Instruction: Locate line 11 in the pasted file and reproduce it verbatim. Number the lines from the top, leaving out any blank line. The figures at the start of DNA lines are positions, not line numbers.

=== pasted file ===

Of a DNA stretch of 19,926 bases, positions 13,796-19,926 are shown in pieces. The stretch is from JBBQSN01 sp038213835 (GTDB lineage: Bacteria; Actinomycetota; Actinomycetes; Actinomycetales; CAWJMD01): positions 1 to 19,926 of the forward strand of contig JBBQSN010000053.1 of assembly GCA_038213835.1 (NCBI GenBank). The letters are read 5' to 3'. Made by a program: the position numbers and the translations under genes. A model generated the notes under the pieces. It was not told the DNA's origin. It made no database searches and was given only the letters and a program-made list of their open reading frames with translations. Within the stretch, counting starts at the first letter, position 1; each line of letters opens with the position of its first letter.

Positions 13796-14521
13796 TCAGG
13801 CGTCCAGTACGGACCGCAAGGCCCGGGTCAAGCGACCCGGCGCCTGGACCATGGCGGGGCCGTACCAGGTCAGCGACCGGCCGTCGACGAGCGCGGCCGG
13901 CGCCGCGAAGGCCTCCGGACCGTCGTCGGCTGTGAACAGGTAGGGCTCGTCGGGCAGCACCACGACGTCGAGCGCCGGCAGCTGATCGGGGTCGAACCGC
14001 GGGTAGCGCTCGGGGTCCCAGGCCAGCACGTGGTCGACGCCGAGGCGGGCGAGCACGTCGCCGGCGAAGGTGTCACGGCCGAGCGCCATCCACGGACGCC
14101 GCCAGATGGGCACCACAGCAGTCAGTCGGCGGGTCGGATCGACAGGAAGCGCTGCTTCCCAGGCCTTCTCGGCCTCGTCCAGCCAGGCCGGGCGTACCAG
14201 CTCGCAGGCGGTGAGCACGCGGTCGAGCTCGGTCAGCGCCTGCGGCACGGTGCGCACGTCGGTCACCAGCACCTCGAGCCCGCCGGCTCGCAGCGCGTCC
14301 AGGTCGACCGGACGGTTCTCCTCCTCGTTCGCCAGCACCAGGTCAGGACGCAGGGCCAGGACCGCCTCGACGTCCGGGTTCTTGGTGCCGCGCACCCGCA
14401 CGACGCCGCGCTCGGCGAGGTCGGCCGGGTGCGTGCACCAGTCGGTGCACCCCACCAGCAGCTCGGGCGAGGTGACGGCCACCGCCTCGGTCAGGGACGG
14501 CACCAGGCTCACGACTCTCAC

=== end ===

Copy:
14501 CACCAGGCTCACGACTCTCAC